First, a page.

Situated in the historic Crossbeck House in Normanby, Zoë’s Place provides palliative, respite and bereavement care for families of babies and children with life-limiting or life-threatening illnesses. Since opening its doors in 2004 it has cared for more than 350 children.

The hospice today has more than 30 babies and young children receiving regular nursing care in its special home from home environment.

With two sister facilities in Liverpool and Coventry, Zoë’s Place Baby Hospice is the UK’s only dedicated hospice service for babies and young children up to their sixth birthdays.

While the majority of the families are local, as long as the staff can provide the appropriate care it is the policy of all Zoë’s Place hospices that no young child is turned away and it has cared for children from as far afield as Scarborough.

But general manager Mark Guidery says it now faces having to close for one or two nights each week, leaving families without this precious provision. 

Mark said: “We have always had fantastic support from businesses and individuals in the local community. But without a doubt, these are the most challenging times we’ve ever faced.

“To ensure our long-term viability we need regular donations from as many different income streams as possible. Unless we receive help month in, month out, year in, year out, we won’t be able to continue to help these wonderful children and their families.”

Mark said many individual supporters choose to donate so much per month from their bank accounts in a regular giving scheme, while companies can encourage employees to donate through their salaries.

“All funds raised make a huge difference to this amazing hospice. Over the years I have been privileged to meet children who have raised funds for the hospice by selling their own toys.

“At the other end of the age scale, we have welcomed supporters at our reception who have made incredible one-off donations. Some companies organise fundraising events and charity dinners to benefit the


“Whatever the donation, it all helps to keep the service our nursing team provides open to families who desperately need it.

“The harsh reality is that without the generosity of the local and regional community we won’t be able to continue to run this vital, unique service for Middlesbrough. It would be heartbreaking to turn away these special children and their families so we need all the help we can get.

“We hope everyone in Middlesbrough will get behind us by giving regularly. We have to find £1.5m a year to keep our doors open. If supporters give just £10 a month each via direct debit or call by the hospice to make a one-off donation it will help our children and their families to get the care and support they deserve.”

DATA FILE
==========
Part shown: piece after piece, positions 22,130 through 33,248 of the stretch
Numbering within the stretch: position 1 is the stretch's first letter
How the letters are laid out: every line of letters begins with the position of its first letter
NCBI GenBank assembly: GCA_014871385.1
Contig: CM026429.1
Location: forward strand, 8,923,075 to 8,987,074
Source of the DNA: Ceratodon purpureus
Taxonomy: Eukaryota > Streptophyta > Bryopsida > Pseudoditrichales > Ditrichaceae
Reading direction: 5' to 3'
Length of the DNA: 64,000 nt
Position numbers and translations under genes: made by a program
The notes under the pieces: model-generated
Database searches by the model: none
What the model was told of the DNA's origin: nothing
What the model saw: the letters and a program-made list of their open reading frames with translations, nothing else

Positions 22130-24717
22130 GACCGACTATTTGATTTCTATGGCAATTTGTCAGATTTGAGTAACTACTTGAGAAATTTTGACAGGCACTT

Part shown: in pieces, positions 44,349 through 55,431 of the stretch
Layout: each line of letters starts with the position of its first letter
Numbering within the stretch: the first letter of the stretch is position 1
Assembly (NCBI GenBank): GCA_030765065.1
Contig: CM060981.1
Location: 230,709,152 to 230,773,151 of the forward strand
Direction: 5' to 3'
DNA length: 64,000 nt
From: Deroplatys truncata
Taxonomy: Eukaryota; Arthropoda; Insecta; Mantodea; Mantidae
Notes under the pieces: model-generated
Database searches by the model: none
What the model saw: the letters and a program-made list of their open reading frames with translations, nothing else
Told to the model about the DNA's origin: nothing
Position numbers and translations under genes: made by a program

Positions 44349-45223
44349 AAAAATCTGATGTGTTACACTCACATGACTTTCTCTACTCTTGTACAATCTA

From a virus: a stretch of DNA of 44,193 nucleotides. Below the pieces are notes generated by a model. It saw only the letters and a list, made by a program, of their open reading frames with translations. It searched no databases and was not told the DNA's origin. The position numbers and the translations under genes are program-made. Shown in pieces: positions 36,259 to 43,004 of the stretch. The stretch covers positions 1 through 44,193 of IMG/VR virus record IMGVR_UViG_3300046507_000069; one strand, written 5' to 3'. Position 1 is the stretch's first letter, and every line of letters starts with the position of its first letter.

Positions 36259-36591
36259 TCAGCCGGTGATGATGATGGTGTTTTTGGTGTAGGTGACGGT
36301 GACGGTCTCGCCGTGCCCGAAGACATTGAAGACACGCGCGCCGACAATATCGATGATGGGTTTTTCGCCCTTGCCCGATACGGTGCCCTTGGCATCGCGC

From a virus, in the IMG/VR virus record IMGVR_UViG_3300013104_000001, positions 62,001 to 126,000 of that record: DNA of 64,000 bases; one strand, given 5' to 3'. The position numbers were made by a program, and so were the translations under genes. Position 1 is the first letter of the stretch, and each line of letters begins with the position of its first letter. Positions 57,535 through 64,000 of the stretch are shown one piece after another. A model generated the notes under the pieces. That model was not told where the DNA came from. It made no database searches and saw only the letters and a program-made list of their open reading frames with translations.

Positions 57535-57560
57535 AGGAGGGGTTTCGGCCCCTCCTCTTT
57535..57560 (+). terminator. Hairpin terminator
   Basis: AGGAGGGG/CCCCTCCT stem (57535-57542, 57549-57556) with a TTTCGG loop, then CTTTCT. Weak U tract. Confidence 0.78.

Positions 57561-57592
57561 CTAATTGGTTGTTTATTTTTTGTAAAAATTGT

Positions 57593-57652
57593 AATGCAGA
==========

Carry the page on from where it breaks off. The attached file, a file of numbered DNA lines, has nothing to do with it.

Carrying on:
For further information visit

Appeal For Urgent Help After Cyclone

Cyclone Idai

CAFOD is appealing for help as it seeks to provide urgent humanitarian for the millions of people made homeless by Cyclone Idai.

The charity says its priority is to reach the most vulnerable with food and clean water, basic shelter and hygiene kits in Mozambique, Zimbabwe and Malawi.

The scale of the crisis is such that the Disaster Emergency Committee, of which CAFOD is a member, has launched a full-scale humanitarian appeal.

“The more we see and hear of the destruction caused, the more shocking the impact on the lives of children, women and men,” said CAFOD director Christine Allen.  

“We know the Catholic community will want to respond. The Church and our local experts in southern Africa are already responding but desperately need your support.

“Your gifts will help families who have lost everything. Knowing they are not alone, will give people hope.”

Gabriele, a CAFOD expert working with the Church in Mozambique, says: “Idai has wiped out crops and livestock, damaged water supplies and wrecked sanitation facilities, leaving vulnerable families even more exposed.

“With the support and generosity of the Catholic community, we can reach the people who really need urgent emergency aid.”

CAFOD is asking people to pray for those affected and is also hoping parishes will hold a special second collection.

Donations will provide food, clean water and healthcare to people in desperate need. 

The charity thanked those who supported its Family Fast Day, which it relies on for projects over the next year around the world.

To read more about the Cyclone Idai appeal and make a donation, visit

Pray For Seafarers At Lindisfarne Pilgrimage

Apostleship of the Sea

Apostleship of the Sea invites you to the Holy Island of Lindisfarne for a peaceful day of prayer and reflection on Saturday June 8.

Parish groups, families and individuals all welcome to join them and pray for seafarers and for everyone involved in our ministry and charity.

The retreat will led by Bishop Paul Mason, AoS bishop promoter for England and Wales. 

For further information, please contact regional port chaplains Paul Atkinson on 07906 212 426 or Peter Barrigan on 07713 924 504.